Subject: Re: small worlds and better than ransom
From: Thomas Lord <>
Date: Sat, 06 Oct 2007 12:47:49 -0700

Stephen J. Turnbull wrote:

> No, that's very unclear.  Your existential position is that you are
> creating a lot of value, which is pretty easy to verify up to this
> instant, and that you (very generously) wish to recapture enough to
> make it possible for you to continue, but not enough to "get rich".

I just want to compound my investment -- to "get ahead".
You could call it my "red paper-clip", albeit using a capitalist
rather than a bartering model.

For example, why didn't I make a splashier first release by
developing and hosting some fancy web service based on
XQVM?   Answer: It's not even an option.  I don't have that kind of
money.    So, there is a prerequisite problem: getting more
capital to start with.

> Unfortunately, your ethical position is that you wish to do so in ways
> that make it difficult for third parties to exploit your contribution
> economically.  So much for support from VCs ....

That's absolute nonsense.   Tell me: how has the open source nature
of the LAMP stack impeded the current generation of, for example,
"web 2.0" services?

> Again, I use that word "exploit" intentionally.  That's what VCs are,
> at core, exploiters of others' contributions.  It's a valuable
> service, but not terribly savory.

Right.   When I think in terms of my personal "long range plan (or vision)"
I think that, if 5 or 10 years from now I've had to sell equity in something
and personally take VC money then, probably I've blown it.

The simple problem is that taking VC money is a poor risk if you
can't possibly afford to lose -- and that would be my situation in
most imaginable scenarios.

>  > > Again, the "business of having customers" is redundant.  You are in
>  > > business if and only if you have customers.  The question remains: how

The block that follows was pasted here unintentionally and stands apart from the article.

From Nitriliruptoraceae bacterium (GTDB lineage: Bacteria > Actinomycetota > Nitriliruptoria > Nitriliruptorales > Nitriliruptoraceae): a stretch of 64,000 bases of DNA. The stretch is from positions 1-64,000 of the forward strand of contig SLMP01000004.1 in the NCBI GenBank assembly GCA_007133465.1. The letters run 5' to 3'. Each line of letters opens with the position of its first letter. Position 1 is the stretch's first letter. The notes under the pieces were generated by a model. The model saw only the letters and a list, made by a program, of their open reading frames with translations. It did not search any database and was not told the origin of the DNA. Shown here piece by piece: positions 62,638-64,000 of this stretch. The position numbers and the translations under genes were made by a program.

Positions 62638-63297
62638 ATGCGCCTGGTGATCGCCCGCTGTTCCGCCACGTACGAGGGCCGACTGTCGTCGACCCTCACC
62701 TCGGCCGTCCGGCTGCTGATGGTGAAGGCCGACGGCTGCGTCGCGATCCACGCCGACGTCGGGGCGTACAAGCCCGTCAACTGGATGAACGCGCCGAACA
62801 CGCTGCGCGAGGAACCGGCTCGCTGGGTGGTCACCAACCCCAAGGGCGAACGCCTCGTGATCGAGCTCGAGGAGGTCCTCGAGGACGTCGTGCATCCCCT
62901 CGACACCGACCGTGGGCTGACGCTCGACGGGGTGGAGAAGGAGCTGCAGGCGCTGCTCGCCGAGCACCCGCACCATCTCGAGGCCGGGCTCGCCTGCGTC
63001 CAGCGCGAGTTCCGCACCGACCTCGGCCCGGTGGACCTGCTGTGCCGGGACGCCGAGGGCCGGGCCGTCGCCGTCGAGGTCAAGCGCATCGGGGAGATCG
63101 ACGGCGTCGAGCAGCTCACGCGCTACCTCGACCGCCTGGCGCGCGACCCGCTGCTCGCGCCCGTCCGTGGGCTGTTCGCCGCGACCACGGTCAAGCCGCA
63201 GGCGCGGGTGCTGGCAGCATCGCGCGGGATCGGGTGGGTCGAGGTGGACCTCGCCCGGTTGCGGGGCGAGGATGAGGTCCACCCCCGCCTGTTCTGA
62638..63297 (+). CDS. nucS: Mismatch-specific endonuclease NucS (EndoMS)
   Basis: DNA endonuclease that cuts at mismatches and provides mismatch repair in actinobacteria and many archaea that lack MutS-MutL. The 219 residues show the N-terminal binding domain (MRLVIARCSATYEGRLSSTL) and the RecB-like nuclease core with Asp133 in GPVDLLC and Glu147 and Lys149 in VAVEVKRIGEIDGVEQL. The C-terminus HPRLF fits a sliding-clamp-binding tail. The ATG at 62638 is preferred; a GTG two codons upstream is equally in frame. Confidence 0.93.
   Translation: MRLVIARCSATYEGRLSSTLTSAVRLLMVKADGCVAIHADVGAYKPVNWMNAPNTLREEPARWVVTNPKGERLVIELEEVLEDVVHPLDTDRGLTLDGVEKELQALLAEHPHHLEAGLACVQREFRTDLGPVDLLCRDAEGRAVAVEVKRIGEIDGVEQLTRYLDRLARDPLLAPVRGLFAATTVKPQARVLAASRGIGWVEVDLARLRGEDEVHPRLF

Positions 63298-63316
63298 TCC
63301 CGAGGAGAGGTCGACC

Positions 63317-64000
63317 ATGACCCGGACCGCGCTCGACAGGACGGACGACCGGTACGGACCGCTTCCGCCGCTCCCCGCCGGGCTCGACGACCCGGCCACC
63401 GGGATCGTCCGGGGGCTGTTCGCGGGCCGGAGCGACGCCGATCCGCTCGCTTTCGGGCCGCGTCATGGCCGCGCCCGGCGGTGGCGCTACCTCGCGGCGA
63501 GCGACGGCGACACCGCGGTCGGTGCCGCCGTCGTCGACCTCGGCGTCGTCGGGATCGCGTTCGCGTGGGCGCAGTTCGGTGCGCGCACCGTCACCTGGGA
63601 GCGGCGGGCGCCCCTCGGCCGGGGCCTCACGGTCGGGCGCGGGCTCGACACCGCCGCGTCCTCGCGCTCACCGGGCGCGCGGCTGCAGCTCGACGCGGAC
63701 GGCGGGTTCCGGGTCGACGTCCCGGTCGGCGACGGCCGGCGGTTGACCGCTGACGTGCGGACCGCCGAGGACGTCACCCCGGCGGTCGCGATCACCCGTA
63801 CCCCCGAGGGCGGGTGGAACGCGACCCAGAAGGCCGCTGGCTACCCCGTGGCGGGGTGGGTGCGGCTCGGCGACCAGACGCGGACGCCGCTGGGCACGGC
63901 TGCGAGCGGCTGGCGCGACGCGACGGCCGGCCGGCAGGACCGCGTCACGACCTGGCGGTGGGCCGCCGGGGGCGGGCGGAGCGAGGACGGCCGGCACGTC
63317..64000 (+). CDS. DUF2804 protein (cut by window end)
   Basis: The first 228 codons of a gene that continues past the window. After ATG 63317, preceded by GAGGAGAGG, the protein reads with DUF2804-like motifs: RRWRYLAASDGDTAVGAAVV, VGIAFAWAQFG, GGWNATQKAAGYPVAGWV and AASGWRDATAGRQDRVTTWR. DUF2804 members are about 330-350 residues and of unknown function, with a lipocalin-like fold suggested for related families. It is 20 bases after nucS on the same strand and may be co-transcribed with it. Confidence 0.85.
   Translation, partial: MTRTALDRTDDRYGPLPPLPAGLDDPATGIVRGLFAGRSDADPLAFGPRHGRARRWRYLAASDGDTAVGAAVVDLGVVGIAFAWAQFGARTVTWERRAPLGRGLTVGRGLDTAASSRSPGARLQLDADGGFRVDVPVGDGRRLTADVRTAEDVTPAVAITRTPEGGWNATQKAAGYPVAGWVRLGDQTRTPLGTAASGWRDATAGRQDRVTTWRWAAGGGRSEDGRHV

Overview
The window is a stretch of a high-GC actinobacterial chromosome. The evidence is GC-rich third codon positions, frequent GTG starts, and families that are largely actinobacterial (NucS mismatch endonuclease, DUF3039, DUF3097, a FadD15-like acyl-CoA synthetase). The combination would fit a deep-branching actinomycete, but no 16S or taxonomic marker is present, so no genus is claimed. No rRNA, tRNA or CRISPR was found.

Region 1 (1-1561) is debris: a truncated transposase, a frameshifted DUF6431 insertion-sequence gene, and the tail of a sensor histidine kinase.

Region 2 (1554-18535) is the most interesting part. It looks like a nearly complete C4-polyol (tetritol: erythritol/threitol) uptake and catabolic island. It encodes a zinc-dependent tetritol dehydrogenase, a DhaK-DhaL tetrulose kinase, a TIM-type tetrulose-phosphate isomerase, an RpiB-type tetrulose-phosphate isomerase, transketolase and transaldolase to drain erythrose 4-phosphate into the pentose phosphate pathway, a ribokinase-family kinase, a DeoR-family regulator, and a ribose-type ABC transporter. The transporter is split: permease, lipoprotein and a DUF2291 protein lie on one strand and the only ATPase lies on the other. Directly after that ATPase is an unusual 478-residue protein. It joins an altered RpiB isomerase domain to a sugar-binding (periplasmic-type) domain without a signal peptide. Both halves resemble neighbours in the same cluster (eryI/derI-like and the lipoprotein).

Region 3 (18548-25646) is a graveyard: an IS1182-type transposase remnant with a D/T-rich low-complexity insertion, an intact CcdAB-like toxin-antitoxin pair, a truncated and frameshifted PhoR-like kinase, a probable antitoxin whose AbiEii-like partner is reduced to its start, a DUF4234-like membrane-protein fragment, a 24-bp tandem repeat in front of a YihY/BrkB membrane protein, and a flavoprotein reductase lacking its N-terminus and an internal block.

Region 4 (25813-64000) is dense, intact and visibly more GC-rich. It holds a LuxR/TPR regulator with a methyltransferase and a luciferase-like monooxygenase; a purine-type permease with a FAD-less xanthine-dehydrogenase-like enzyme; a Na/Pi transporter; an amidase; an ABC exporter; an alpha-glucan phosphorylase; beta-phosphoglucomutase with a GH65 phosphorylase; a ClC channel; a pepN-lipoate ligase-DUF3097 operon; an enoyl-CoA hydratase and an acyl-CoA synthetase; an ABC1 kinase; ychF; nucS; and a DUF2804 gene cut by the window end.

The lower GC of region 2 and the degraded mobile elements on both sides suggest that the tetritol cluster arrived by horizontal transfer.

>  > > do you attract those customers?
>  > 
>  > Show a little leg?   Put on the red light?
> Worked for Roxane.

A better analogy might be performance -- as in performer and audience.

The pre-purchase business is like selling tickets to a performance.  There
is a venue there, of limited size, and with better and worse seats.  In
the course of the performance, a relation develops between performer
and audience and this relation colors and helps to shape the performance.

The experience of the audient has some value -- the ticket prices it
supports.     A live performance has value when the audience becomes
engaged in its production -- an experience that can't be obtained
from mere recordings of a performance.

The value of the performance business is the venue size multiplied by
the ticket price.

> RMS sez in the GNU Manifesto that programmers don't need to collect
> royalties.  There's always work for hire, training, bug fixing, etc.
> Someone who hustles can live well.  But "hustles", as you know, is an
> oft-used euphemism for whoring.  I think it's ethically disgusting to
> suggest that as an appropriate way to make a living for you, based on
> the lasting nature of your major contributions.

Are ticket prices royalties?   Do they interfere with software freedom?

> NB I would very much like to find a way that open source as *you would
> like to do it* can regularly be commercially successful.  But I don't
> think prepurchase is the way.

Isn't it a choice, really?   Many firms and many start-up folks
regularly mine the public open source world for innovations that
can be exploited to create new products or improve existing ones.
Pre-purchases and things like them offer an alternative approach.

One thing to consider is what happens if not just me but
perhaps a few people actually succeed in starting a business like
this.   That will change the landscape a lot because many people
will try to emulate this.  That is, many entrepreneurial hackers
will follow suit and offer their work under similar terms.

Most, one presumes, will not win.   What will happen though
is a sharp improvement in meaningful, quick feedback between
the ambitious part of the open source community and the
consumer-facing parts.   That is: hackers around the world
will focus more sharply on actual hard-problem needs because,
if they come up with solutions (or even objectively plausible
advances towards solutions) then there's immediate money
in it for them.